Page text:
Judge Says No To Aerial Spray Ban Measure
A circuit court judge in Lane County says that a ballot measure slated for May cannot continue as written. The register guard reports that Judge Karsten Rasmussen said the measure that would unilaterally ban the use of aerial pesticides is “too broadly written” and that opposes current state law requiring such a measure to cover one specific issue as it relates to changing a county charter. Rasmussen say the changes that would be enacted by such a measure would cover over a dozen changes to the charter and that violates Oregon law. The separate vote requirement in the law requires each concern to be addressed with an individual ballot measure according to the judge. Lincoln county passes a similar ban last year that has been equally controversial. Loggers, farmers and other large scale businesses say that count on the ability to spray from the air to eradicate pests that endanger trees and crops. Activist groups Community Rights Lane County and the Lane County Freedom From Aerial Herbicides Alliance say the practice can overrun areas and contaminate ground water. The groups plan to appeal the judge’s ruling.
Paint Supply May Close Its Doors
A Facebook post and a go fund me page that addresses the pending closing of a long time local business is apparently no hoax. The post states that unknown hackers had infiltrated the files of Ron’s Paint and Supply back in 2016 and had gotten into personal banking information. According to the gofundme page no client information was affected. The page is asking for $80,000 in donations in order to keep the doors open. Coast radio was able to confirm that the post was a legitimate request, However we were unable to speak to owner Ron Wilson to get any more details on the hack.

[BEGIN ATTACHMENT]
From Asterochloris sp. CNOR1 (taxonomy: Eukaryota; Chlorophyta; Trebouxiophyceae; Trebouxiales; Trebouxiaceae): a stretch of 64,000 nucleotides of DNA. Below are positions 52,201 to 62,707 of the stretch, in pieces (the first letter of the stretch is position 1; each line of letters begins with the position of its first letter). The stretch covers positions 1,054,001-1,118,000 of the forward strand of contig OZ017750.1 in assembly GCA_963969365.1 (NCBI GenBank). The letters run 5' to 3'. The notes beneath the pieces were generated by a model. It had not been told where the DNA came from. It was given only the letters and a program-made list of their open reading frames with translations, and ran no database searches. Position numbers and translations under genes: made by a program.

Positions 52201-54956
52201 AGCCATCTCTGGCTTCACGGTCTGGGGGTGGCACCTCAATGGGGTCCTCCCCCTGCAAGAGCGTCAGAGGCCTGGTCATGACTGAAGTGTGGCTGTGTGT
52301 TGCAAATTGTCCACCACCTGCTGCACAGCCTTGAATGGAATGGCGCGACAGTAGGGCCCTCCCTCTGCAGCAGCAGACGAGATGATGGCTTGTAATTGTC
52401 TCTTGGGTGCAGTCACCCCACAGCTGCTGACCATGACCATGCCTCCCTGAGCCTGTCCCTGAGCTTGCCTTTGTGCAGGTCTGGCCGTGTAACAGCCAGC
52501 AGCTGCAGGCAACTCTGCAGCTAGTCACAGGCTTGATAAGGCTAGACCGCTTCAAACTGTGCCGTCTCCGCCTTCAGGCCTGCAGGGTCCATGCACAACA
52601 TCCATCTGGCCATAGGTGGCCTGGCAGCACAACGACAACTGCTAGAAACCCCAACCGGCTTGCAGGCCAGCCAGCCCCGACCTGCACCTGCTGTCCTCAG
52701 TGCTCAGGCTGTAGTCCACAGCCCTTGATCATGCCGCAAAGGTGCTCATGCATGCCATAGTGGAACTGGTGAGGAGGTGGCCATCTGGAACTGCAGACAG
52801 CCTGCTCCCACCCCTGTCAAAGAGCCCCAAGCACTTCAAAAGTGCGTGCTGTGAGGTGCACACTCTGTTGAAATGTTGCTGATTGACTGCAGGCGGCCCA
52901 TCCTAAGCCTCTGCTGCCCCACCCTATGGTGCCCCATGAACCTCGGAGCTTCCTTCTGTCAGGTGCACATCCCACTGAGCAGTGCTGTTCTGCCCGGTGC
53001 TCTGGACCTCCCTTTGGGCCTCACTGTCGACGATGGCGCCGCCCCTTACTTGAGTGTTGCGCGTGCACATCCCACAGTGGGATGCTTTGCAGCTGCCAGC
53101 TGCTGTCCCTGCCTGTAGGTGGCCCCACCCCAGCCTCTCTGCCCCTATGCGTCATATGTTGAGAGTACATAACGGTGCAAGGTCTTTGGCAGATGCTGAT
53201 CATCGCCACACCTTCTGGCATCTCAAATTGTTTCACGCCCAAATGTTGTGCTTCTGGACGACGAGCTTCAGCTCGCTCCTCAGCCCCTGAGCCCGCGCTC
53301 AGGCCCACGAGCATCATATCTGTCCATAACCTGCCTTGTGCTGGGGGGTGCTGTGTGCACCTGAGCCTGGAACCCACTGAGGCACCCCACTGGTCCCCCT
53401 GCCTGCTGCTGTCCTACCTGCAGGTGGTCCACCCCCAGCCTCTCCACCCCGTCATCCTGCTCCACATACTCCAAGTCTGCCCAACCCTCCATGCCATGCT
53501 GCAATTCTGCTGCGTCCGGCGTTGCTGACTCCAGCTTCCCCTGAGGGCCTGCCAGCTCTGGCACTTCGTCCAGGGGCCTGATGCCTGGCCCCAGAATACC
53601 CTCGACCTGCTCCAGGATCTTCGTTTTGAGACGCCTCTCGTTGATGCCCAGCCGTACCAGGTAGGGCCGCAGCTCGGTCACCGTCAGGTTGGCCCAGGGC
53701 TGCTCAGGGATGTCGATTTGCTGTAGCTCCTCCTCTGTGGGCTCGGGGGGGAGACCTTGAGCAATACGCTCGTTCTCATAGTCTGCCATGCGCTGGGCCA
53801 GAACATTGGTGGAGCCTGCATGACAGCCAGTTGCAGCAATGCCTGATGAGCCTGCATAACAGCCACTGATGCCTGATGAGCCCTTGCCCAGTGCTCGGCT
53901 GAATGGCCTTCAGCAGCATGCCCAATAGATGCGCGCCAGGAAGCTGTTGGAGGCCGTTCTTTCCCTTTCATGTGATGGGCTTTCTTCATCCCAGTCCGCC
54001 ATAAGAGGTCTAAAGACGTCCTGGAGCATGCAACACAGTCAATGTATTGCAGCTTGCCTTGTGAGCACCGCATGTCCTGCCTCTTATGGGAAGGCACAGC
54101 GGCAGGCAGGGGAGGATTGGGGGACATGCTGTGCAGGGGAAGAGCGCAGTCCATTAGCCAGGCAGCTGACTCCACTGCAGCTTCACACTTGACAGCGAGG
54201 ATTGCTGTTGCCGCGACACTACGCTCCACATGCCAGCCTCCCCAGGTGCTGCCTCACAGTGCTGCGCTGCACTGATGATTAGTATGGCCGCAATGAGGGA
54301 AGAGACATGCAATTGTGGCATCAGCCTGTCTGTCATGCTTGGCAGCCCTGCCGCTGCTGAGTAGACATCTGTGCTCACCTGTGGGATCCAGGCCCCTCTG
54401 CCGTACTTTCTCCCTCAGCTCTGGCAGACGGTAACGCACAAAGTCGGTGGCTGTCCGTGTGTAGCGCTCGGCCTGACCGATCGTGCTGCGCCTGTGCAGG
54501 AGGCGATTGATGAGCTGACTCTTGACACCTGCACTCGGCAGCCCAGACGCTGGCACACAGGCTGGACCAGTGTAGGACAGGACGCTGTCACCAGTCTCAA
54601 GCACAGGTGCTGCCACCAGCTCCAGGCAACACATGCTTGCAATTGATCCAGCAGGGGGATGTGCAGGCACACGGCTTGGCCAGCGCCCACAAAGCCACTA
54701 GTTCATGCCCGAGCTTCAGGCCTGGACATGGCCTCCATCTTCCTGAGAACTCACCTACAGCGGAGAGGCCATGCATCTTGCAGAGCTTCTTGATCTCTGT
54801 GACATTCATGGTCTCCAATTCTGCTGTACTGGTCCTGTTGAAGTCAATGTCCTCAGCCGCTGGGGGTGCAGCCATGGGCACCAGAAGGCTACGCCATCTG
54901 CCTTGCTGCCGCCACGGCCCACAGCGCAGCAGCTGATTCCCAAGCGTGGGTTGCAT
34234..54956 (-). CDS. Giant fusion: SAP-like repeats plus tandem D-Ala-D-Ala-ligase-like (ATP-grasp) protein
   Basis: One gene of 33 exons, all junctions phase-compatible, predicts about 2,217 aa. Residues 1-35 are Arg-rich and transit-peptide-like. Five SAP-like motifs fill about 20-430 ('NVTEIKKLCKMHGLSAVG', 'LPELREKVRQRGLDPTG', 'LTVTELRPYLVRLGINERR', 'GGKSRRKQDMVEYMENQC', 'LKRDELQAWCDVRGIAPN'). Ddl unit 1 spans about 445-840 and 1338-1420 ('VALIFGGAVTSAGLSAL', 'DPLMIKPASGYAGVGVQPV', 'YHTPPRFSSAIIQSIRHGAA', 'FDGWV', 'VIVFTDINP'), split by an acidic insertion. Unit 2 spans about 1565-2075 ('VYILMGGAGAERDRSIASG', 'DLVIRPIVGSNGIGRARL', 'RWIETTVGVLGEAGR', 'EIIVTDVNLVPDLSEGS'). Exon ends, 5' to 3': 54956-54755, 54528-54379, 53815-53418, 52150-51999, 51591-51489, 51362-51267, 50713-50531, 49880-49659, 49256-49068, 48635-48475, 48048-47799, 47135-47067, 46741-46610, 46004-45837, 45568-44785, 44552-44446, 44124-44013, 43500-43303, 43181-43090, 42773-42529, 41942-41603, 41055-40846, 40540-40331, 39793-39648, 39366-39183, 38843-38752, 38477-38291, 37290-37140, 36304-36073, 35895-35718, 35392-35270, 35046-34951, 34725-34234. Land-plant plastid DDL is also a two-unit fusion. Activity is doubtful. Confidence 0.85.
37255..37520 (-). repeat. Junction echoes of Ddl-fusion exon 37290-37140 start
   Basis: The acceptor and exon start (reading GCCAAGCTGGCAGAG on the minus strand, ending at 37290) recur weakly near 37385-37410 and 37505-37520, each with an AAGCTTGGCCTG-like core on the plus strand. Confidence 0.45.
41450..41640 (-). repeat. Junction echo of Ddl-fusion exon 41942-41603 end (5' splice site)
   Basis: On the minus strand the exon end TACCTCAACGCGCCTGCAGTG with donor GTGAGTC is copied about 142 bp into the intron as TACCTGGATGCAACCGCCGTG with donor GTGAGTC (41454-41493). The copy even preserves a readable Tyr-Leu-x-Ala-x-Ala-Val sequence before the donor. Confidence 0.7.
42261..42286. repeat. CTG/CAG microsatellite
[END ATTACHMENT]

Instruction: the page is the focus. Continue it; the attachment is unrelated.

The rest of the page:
Colorectal Cancer Awareness
March is Colorectal Cancer Awareness Month, and health professionals are stressing that people should get screened. Colorectal cancer is the second-leading cause of cancer deaths in the United States. Doctors suggest people 50 and older get screened, but nearly a third of Americans who should get screened aren’t up to date. There are two options. One is a colonoscopy every 10 years. The other is known as a FIT test, taken at home once a year. Specialists analyze tests for blood in the stool, a possible sign of the cancer. Jen Coury with CareOregon says a lot of people prefer the FIT test.
201: “The great thing about colorectal cancer screening is that it actually saves lives. So, survival is 93 percent if you catch colon cancer in Stage I and it’s 8 percent if you catch it in Stage IV.”
People with a family history of colorectal cancer should talk to their doctors because they are at higher risk of the disease. African-Americans, Native Americans and Alaska Natives also are at higher risk and should begin screenings at age 45.